For example, a web tracker can have insight into your:
  • income
  • relationship status
  • family members
  • health concerns
  • political beliefs 
  • sexuality, and much more.
The above is personal, and for the consumer to not know how this information is collected, who it is going to be shared with and whether it is secure with these entities leaves them panicked and vulnerable. 

For this reason, skeptics of online tracking will choose to forgo personalisation tactics just to be left alone, even if it might benefit them in other ways (but more on that later).

Aside from privacy concerns, Internet users are also hesitant to share their information with web trackers because they don’t want to be spammed with ads. 

Secondly, if they do share their information, there is also the likelihood that they can fall victim to price jacking. This is when brands hike up their prices because they have insight into how much money you make or because you live in a wealthier area.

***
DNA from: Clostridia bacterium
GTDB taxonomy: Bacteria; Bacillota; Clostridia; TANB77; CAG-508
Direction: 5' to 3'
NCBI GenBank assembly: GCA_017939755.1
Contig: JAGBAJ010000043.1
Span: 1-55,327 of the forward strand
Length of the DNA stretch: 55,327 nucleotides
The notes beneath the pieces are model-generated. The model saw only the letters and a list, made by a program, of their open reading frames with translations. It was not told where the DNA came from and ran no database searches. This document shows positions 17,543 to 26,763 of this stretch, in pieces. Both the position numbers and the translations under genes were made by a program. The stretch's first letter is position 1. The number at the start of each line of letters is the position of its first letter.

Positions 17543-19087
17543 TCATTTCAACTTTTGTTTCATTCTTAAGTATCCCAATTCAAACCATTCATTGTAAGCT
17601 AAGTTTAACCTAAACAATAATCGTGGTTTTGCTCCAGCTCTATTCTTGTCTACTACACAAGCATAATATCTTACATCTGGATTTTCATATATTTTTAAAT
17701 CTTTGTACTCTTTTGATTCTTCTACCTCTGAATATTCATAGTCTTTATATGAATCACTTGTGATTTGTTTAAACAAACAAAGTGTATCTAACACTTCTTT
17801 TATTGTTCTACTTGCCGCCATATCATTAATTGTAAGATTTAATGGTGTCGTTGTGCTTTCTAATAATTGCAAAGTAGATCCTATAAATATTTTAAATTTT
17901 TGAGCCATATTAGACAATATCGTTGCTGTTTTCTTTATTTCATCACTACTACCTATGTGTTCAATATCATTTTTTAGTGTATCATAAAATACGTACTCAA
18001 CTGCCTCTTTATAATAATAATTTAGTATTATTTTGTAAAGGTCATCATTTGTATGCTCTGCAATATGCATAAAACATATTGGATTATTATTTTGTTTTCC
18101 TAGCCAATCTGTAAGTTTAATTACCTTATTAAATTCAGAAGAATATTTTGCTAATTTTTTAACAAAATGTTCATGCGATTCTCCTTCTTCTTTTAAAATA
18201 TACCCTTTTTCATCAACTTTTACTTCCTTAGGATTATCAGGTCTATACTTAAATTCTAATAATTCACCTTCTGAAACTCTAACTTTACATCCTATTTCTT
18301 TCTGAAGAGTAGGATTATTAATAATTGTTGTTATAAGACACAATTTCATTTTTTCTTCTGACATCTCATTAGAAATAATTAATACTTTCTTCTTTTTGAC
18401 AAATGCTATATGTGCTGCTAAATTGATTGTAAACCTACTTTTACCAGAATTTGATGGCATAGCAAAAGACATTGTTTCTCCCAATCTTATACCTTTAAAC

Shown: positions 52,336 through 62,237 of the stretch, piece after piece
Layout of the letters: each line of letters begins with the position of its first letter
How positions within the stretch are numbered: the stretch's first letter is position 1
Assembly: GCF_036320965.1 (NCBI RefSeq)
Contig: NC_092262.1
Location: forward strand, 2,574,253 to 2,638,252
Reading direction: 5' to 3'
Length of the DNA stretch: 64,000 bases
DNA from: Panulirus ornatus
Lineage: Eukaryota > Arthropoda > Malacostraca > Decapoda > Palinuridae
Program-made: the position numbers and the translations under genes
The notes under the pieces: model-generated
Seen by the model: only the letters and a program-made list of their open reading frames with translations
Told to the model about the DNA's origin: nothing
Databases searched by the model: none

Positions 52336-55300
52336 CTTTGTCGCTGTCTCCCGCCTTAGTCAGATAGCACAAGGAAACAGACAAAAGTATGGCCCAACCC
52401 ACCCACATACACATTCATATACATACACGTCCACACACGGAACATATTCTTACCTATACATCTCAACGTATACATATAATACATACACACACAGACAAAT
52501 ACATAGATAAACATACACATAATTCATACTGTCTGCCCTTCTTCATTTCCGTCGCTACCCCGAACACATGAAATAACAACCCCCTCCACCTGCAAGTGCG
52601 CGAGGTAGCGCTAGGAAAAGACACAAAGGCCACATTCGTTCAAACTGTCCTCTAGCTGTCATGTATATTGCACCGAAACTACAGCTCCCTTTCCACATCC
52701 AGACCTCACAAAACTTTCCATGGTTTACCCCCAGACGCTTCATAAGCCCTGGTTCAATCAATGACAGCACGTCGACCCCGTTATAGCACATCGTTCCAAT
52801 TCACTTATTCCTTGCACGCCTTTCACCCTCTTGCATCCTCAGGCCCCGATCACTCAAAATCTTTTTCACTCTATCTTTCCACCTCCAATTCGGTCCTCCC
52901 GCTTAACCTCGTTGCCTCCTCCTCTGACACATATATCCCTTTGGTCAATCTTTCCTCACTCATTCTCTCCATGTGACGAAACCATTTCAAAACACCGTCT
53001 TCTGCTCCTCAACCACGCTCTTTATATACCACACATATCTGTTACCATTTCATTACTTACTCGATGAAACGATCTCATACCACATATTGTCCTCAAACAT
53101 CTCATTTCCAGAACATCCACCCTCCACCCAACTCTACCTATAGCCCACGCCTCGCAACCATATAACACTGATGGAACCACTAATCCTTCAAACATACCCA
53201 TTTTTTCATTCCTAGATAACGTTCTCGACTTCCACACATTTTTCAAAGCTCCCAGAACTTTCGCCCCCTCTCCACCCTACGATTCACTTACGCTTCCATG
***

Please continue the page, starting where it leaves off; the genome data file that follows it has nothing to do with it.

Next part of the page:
This is the dilemma of modern advertising, as consumers don’t want to feel like they’re being watched by marketers — but marketers need to know how to effectively sell in an increasingly digitised society. Speaking of ...

The bright side of online tracking

As with most things in life, there are two sides to every story. There are multiple benefits of online tracking from a consumer's point of view, but this is often overshadowed by the negative side of things.